Super Eagles captain Mikel Obi has for the first publicly admitted that he gave up his Chelsea career to represent Nigeria at the 2016 Olympic Games in Rio de Janeiro. 

Mikel led Nigeria’s U23 team to the Olympic Games where they got their hands on the bronze medal but never played again for Chelsea when he returned. 

John Mikel Obi led Nigeria to the bronze medal in the football event of the 2016 Olympic Games

In a recent interview on the Super Eagles Youtube channel, the 32-year-old revealed that he advised Victor Moses to stay back at Chelsea to fight for a shirt while he went to Brazil with Nigeria’s U23 for the Olympic Games. 

When the opportunity came out to either to go to Rio or play for Chelsea, I told Victor Moses because it was both of us, I was older, he is younger, he hasn’t played yet for the club, I said ‘you stay back, I will go, if I lose my place it’s fine’,” Mikel said in the interview.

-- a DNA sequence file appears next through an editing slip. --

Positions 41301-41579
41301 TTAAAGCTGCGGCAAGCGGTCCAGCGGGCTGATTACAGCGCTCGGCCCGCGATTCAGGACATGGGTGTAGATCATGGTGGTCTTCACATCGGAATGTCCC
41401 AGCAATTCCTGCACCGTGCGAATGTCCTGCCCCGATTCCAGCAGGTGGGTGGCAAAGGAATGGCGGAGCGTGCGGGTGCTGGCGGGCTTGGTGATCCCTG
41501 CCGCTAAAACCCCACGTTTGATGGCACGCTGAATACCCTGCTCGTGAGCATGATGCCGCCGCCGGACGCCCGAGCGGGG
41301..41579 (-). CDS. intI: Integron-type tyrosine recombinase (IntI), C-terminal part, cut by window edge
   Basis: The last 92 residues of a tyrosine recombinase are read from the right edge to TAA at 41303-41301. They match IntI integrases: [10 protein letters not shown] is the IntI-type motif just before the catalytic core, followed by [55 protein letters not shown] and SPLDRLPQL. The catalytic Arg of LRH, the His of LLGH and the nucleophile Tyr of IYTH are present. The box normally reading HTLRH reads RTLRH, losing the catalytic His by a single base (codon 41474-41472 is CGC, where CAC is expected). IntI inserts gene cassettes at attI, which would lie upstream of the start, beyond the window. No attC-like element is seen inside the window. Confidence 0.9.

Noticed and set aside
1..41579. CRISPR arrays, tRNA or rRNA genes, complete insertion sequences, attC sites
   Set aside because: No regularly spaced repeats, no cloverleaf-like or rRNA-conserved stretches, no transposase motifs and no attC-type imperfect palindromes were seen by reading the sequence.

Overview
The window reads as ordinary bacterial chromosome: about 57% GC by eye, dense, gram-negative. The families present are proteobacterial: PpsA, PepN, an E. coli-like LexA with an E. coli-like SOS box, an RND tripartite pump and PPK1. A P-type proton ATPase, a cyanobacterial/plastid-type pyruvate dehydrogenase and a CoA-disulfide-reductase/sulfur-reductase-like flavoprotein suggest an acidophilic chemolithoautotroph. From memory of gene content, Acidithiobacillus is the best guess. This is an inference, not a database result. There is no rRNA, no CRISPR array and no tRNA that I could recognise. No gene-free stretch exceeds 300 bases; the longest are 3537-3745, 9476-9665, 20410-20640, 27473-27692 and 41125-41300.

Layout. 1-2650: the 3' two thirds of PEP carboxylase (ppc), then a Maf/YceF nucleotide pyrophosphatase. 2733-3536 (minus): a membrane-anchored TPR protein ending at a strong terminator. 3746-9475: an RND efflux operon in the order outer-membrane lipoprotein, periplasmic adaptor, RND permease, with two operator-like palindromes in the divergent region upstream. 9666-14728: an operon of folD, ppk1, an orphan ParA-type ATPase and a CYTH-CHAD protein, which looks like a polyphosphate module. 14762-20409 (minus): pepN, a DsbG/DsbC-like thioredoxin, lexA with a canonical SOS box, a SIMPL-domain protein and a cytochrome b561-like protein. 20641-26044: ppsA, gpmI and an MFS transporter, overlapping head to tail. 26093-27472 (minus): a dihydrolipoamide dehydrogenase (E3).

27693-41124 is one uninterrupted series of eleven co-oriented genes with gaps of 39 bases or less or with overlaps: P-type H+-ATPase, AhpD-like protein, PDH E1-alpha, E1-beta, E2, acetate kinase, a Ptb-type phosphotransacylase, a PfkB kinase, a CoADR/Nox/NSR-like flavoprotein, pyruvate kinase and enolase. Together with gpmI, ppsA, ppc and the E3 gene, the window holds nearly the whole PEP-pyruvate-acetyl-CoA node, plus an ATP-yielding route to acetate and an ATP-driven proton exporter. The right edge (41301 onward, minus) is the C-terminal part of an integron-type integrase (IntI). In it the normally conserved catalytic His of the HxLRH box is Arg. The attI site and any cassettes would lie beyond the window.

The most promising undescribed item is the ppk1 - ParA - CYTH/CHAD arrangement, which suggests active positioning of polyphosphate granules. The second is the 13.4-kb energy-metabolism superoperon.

Victor Did, he stayed, I went, I came back, the managers never spoke to me again, didn’t put me in the team, then I said ‘okay fine’ and I left.” 

It’s the commitment and love that I have for my country,” he added. 

Denial

Mikel’s revelation comes after he once denied being ignored by Antonio Conte because he played at the 2016 Olympic Games. 

The denial came after Super Eagles boss Gernot Rohr first hinted that the midfielder was being punished by Conte for choosing his country over the club. 

"There is a reason why Mikel is not playing for Chelsea right now and that reason is that he played for Nigeria at the Olympics," Rohr once said in an interview. 

Mikel quickly released a statement to deny Rohr’s statement and even blamed the Nigerian press for misinterpreting Rohr’s words. 

To be absolutely clear, Mr Conte and Chelsea were always supportive of my captaincy of the Nigerian team at Rio,” Mikel stressed in the statement.

A Pulse Sports report citing quotes from a source and former Chelsea player Emmanuel Sarki however confirmed that Mikel was treated unfairly by Conte when he returned from the Olympics.